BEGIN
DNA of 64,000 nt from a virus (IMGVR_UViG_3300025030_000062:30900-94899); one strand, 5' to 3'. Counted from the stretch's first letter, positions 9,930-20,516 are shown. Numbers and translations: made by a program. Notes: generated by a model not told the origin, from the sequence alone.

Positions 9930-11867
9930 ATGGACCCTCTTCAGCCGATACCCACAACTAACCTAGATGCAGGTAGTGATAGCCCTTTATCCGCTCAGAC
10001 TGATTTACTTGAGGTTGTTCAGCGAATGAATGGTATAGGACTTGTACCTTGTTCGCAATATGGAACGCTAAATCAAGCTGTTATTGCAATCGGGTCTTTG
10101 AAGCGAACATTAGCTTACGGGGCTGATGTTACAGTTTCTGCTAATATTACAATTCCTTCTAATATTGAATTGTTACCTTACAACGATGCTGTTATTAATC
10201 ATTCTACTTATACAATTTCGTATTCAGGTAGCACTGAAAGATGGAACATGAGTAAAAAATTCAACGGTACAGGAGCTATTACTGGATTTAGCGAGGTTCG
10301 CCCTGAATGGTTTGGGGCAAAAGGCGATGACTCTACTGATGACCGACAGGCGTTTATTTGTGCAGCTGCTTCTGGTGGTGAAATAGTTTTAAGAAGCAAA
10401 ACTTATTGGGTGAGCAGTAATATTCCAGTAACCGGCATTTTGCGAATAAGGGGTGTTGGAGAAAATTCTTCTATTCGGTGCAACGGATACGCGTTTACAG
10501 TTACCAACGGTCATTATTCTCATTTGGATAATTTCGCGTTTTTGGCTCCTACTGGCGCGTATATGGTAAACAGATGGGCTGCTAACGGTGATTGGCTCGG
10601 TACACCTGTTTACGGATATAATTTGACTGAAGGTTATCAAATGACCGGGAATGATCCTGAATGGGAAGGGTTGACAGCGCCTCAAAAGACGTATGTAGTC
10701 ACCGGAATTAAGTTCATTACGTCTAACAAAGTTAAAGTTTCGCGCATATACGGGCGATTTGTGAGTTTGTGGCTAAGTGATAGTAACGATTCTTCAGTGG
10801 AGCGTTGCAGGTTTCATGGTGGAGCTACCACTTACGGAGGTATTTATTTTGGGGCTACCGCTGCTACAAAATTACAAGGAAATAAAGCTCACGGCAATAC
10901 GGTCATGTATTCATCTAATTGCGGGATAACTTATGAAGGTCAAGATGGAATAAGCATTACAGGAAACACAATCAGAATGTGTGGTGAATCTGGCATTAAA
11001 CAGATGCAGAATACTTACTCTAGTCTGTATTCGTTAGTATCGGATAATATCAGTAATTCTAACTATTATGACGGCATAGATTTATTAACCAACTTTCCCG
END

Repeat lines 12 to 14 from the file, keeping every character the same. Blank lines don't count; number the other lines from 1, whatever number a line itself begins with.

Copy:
10801 AGCGTTGCAGGTTTCATGGTGGAGCTACCACTTACGGAGGTATTTATTTTGGGGCTACCGCTGCTACAAAATTACAAGGAAATAAAGCTCACGGCAATAC
10901 GGTCATGTATTCATCTAATTGCGGGATAACTTATGAAGGTCAAGATGGAATAAGCATTACAGGAAACACAATCAGAATGTGTGGTGAATCTGGCATTAAA
11001 CAGATGCAGAATACTTACTCTAGTCTGTATTCGTTAGTATCGGATAATATCAGTAATTCTAACTATTATGACGGCATAGATTTATTAACCAACTTTCCCG